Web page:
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Super PACs, Outside Groups Dominate GOP '16 Ad Spending

by Mark Murray /  / Updated 

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A whopping 95 percent of the TV ad spending in the Republican presidential race has come from outside groups and Super PACs, while just 5 percent comes from the actual campaigns, according to an NBC News analysis of TV ad spending data from SMG Delta.

The opposite is true on the Democratic side -- 95 percent of the TV ad spending in the Democratic presidential contest has come from the campaigns, versus just 5 percent from outside groups.

Another way to look at the TV ad spending to date: In the GOP race, outside groups (about $42 million) are outspending the campaigns ($2 million) by more than a 20-to-1 ratio. And in the Democratic primary contest, the campaigns ($7.5 million) are outspending the outside groups (about $400,000).

(Note: This analysis doesn’t include outside spending from groups unaffiliated with 2016 candidates, like the conservative Club for Growth, which has spent nearly $1 million against Donald Trump in Iowa.)

Cases in point: Right to Rise, the Super PAC benefitting Jeb Bush, has spent $15.5 million in TV ads so far. But the Bush campaign itself has spent less than $440,000.

Additionally, the 501c4 outside group Conservative Solutions Project – which, unlike Super PACs, doesn’t have to disclose its donors – has spent nearly $7 million to help Marco Rubio. But the Rubio campaign itself hasn’t spent a single cent on the TV airwaves.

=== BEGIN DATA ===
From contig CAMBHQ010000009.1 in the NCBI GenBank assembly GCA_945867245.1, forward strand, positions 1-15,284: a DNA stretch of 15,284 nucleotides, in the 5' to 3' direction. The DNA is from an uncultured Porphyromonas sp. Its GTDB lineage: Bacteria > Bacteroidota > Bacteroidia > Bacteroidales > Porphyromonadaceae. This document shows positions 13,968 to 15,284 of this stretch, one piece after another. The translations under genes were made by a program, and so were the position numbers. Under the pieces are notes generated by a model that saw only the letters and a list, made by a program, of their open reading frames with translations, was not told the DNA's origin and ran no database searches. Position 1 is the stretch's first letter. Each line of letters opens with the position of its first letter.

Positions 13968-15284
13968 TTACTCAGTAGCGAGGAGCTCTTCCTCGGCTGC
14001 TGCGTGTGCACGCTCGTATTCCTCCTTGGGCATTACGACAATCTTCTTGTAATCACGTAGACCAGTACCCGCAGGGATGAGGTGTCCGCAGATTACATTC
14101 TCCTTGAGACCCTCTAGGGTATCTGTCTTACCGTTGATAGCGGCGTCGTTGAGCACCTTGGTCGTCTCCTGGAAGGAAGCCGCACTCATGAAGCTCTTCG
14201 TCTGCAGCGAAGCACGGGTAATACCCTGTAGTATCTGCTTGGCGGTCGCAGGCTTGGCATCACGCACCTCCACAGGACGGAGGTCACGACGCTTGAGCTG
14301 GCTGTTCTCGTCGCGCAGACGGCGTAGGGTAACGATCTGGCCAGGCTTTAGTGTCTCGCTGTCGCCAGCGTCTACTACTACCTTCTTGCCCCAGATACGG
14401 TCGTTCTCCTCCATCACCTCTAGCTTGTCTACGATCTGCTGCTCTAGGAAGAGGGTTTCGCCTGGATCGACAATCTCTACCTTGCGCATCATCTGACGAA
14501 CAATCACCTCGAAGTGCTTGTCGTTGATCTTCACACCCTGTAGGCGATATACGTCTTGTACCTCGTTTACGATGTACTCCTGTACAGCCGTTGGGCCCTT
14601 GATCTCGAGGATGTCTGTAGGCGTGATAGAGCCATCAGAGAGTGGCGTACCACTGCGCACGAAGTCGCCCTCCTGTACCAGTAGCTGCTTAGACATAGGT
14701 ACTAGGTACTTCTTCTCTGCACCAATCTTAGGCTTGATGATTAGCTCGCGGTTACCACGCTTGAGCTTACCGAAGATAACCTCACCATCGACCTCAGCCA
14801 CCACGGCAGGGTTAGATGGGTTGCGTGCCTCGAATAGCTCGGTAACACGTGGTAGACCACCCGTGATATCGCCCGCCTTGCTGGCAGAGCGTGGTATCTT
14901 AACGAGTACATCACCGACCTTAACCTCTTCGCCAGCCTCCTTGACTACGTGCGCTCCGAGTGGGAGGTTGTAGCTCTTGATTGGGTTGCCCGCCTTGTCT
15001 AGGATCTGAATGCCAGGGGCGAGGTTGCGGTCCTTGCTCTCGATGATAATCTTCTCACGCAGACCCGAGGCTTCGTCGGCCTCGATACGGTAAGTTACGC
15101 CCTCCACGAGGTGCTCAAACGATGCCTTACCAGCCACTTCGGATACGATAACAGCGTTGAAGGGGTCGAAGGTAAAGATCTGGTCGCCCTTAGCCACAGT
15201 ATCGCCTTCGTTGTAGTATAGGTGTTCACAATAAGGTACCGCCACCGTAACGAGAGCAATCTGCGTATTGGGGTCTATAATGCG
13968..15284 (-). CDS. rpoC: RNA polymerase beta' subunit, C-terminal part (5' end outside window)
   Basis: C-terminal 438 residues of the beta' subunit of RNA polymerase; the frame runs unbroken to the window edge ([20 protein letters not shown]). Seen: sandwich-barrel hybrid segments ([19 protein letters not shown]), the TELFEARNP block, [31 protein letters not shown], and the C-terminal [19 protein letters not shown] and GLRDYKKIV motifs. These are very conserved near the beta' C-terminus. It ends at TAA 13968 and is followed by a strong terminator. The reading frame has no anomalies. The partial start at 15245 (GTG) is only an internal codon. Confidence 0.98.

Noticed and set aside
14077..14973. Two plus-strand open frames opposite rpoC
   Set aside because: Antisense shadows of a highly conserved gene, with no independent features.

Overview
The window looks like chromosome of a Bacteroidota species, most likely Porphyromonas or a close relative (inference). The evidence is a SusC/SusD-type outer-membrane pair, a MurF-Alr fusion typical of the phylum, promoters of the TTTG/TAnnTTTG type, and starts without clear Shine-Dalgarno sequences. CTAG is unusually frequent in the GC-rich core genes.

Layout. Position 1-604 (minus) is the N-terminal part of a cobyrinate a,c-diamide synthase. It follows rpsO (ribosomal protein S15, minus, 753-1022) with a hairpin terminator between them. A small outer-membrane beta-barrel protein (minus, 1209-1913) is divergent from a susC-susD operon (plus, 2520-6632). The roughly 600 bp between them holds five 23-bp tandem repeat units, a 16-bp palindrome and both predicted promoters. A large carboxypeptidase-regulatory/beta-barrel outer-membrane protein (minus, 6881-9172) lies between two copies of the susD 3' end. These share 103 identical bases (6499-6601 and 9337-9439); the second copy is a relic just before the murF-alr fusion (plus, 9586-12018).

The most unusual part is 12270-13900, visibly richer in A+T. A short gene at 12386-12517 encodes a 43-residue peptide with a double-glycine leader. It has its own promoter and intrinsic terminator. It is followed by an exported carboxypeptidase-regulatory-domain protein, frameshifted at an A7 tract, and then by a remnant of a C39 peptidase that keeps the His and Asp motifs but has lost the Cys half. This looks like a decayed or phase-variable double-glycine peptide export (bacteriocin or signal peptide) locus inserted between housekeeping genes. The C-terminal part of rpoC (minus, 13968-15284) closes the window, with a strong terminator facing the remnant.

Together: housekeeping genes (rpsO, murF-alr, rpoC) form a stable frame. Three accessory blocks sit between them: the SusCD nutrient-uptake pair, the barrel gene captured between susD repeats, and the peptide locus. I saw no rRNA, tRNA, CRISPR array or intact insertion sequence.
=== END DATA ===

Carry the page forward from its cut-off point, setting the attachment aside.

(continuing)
By contrast, Hillary Clinton’s campaign has spent more than $6.5 million in TV ads in the early contests of Iowa and New Hampshire. But the Super PAC supporting her, Priorities USA, has spent just $200,000 in ads – a 32-to-1 ratio.

According to SMG Delta’s data, the Republican campaigns have reserved future ad buys, which will bring the overall total (both Democratic and Republican) to 70 percent outside group/30 percent campaign – when it’s 82 percent/18 percent now.

One other important detail: Because campaigns get a discount rate when airing TV ads, Super PACs and outside groups – on average – pay about four times as much to run the same ad as a campaign does, according to SMG Delta. That means that the $6.5 million the Clinton campaign has spent in TV ads goes farther than the $15.5 million the pro-Jeb Bush Super PAC has spent.

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